A New York Super Bowl? The horror!!!
So on Tuesday afternoon, the NFL announced live on NFL Network that the site of the 2014 Super Bowl will be New York/New Jersey, at the new Meadowlands Stadium. It will be the first Super Bowl to be held in an open-air stadium in a location that is generally cold that that time of the year (Super Bowl IV was held in Tulane Stadium in New Orleans, and the temperature was 39 degrees, so it’s not going to be the first cold-weather Super Bowl).
(By the way, doesn’t NFL Mobile rock? I was at the Maryland MVA getting my driver’s license renewed, but got to watch the announcement live.)
Anyway, since the announcement, numerous stories have come out in the media about what a horrible idea this is. I’ve summarized these stories below.
It’s going to be cold!!!!!!!!!
It’s going to be windy!!!!!!!!
It’s going to be snowing!!!!
No one is going to want to go!!!!!!
Good luck getting someone to perform at halftime!!!!
The weather could affect the game’s outcome!!!!!
They’re gambling with an American institution!!!!!
What about all the parties???
The game is supposed to be in Miami!!!!! (exclusive to South Florida media)
In short, what a crock of shit. Most of these comments are too stupid to really be covered, but then again, what’s the point of this post otherwise?
1. Every team in the NFL is used to playing in cold weather. The players come from different colleges and universities from around the country, including schools in….GASP….cold-weather locations. And every division in the NFL has at least one team in a moderately-cold or worse location (Carolina had an average temperature in the 40s in December and January, and Tennessee has average temperature in the 40s in December, and in the 30s in January). And every team in the NFL has to go to different locations around the country to play games, including locations in…GASP…cold-weather cities!
2. So Joe Gibbs has told the story about the time his Washington Redskins went to Giants Stadium and lost 17-0 in the NFC Championship Game. The game was notoriously windy, to the point that Giants punter Sean Landeta is largely considered the game’s MVP. Dear Joe, maybe if Gary Clark hadn’t dropped a perfectly-placed, wide-open, guaranteed-touchdown bomb, your team might have been more competitive. Dear Joe, maybe if your team hadn’t botched a field goal snap, your team might have been more competitive. Dear Joe, maybe if your offensive gameplan didn’t require your QB to throw the ball 50 times, your team might have been more competitive. Dear Joe, the last I checked, wind is not exclusive to cold-weather locations.
3. Greg Cote of the Miami Herald is a funny guy. He commented on the probability of snow during the Super Bowl. Hey Greg, this isn’t Buffalo, with an average of 24 inches in January and another 17 in February. Nor is it Syracuse, with 30 and 25 inches. The National Climatic Data Center has been tracking snowfall in New York for 134 years. Central Park (the closest location they measure) gets 7.5 inches in January and 8.5 in Febuary. Those totals are spread over a month. Usually it’s an inch here, two inches there, a half-inch another time, one and half after that. Last winter was the execption, not the rule. I grew up in New Jersey, about 45 minutes away from Giants Stadium. I could count the number of White Christmases on my 32 on one hand. Yes, it could snow. Yes, it might snow. No, it probably won’t snow. And if it does snow, well I call that “Football Weather.”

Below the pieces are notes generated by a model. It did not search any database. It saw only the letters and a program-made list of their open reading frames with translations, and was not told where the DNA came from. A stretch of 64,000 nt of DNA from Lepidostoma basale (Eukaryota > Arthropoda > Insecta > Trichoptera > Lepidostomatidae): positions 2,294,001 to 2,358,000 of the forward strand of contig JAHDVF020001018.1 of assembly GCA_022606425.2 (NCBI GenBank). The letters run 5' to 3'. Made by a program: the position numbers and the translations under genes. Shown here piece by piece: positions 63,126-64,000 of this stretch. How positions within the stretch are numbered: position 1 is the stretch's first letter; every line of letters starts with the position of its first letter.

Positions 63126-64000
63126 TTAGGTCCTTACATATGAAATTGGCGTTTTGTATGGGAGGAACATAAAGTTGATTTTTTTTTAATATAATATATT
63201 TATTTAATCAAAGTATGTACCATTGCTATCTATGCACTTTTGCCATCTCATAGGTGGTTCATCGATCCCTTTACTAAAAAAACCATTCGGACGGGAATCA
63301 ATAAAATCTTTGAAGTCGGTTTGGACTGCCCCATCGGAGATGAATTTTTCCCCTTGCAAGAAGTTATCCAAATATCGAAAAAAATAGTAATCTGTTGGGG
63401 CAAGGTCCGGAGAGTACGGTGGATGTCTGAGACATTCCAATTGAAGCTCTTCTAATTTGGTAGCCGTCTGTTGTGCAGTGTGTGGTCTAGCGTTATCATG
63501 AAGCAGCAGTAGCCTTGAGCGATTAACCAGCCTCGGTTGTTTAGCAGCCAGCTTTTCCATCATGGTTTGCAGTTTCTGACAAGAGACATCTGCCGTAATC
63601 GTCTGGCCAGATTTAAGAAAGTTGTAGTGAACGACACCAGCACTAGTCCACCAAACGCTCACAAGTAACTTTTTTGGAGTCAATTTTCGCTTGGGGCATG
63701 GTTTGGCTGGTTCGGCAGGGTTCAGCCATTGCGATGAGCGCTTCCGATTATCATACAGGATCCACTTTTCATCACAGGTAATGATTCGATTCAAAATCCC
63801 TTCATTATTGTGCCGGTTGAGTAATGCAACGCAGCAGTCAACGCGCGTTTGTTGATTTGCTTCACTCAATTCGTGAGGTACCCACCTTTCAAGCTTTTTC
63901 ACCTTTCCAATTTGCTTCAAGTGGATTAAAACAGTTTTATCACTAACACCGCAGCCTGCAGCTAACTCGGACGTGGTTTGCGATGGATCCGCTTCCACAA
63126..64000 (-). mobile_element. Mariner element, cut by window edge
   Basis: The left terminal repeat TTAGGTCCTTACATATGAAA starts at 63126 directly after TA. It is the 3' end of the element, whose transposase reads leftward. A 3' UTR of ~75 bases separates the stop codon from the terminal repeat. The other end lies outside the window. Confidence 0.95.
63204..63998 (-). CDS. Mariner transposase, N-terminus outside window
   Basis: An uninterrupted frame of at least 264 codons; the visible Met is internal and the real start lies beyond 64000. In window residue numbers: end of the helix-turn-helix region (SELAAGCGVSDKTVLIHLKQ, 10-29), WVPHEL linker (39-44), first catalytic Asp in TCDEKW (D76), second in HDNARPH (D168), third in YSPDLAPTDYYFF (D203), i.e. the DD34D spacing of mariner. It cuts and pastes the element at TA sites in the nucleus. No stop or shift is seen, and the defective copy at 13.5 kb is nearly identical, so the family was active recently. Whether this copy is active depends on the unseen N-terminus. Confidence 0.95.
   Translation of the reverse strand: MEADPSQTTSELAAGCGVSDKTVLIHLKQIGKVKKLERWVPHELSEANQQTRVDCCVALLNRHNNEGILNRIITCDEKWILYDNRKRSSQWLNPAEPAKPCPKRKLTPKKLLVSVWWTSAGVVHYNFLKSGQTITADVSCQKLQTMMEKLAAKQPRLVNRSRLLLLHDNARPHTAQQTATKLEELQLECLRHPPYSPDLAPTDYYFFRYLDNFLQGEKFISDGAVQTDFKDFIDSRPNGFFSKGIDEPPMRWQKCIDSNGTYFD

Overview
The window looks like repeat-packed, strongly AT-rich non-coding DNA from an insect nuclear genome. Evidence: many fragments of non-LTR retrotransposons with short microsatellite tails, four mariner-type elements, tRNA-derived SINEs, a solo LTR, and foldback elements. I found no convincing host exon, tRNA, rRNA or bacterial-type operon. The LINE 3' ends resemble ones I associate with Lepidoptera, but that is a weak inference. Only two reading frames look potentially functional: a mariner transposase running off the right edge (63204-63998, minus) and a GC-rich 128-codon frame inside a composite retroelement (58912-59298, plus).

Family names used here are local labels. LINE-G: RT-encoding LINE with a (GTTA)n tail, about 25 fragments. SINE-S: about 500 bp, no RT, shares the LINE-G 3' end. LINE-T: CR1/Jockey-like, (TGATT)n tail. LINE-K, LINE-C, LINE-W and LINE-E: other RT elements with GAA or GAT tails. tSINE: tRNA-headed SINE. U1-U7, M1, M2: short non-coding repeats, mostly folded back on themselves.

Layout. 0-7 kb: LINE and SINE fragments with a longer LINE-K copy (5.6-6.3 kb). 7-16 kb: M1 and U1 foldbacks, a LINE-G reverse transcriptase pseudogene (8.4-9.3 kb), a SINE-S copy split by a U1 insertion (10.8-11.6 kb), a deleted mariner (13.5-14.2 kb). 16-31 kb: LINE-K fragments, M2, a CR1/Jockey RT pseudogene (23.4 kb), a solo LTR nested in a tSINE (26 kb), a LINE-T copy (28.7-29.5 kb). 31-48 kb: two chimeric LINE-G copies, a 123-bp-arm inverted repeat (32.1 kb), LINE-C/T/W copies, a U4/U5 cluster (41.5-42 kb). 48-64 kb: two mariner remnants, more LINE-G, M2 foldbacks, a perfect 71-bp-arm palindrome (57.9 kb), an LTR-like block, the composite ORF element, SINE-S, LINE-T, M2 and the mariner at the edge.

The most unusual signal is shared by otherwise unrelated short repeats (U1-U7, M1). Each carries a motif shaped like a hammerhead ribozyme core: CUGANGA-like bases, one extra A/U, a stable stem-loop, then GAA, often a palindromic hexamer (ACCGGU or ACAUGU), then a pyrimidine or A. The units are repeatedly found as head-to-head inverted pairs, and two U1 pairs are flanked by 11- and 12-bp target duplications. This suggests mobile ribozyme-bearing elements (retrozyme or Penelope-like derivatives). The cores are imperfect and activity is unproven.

4. Ever watch Dick Clark’s New Years Rockin’ Eve. Every year, it’s estimated that about a million people gather in the middle of the night to welcome in the new year. And you’re afraid people won’t go to a football game that’s 15 minutes away, starts at 6 p.m., and is over by 10 at the latest?
5. Here is a list of the performers who have appeared in the middle of the night on New Years Eve in Times Square: Jennifer Lopez, Daughtry, the Jonas Brothers, Taylor Swift, Jesse McCarthy, Miley Cyrus, and Carrie Underwood. This was just in the last three years. Notice that none of these acts are eligible for an AARP meembership. This is a good thing.
6. What is a true champion? A team that does one style very well and sticks to it, or a team that is able to succeed in multiple conditions and makes the neccessary adjustments?
7. This may be the dumbest statement of all. The wind chill was -18 degrees in the 2008 NFC Championship Game in Green Bay. Was the Giants’ win somehow cheapened by this? Should we have postponed the Ice Bowl and waited for a warmer day. I hear Raiders’ fans whining about the Tuck Rule game, but it’s because of the Tuck Rule more than the snow on the ground. There have been some classic games in the cold (there have been some duds as well, but there have been plenty of dud Super Bowls as well).
8. What about all the parties? This is New York City. You think NewYork doesn’t know how to party? The week leading up is going to have some of the best parties the Super Bowl has even seen. Only Vegas and New Orleans could outdo New York.
I’m psyched about having the Super Bowl in the Meadowlands. I’ll probably be watching the game on TV in my home in Maryland, but this game could have classic written all over it.
By the way, let’s not forget the real reason so much of the media is against the game (although they aren’t printing it). The writers and bloggers all lose their week-long vacation to a sunny location. Mike Greenberg of ESPN’s Mike and Mike in the Morning admits that he will miss lounging by the pool after their show is over. No beaches + no bikinis = WAAAAAAAA!!!!!!!!!!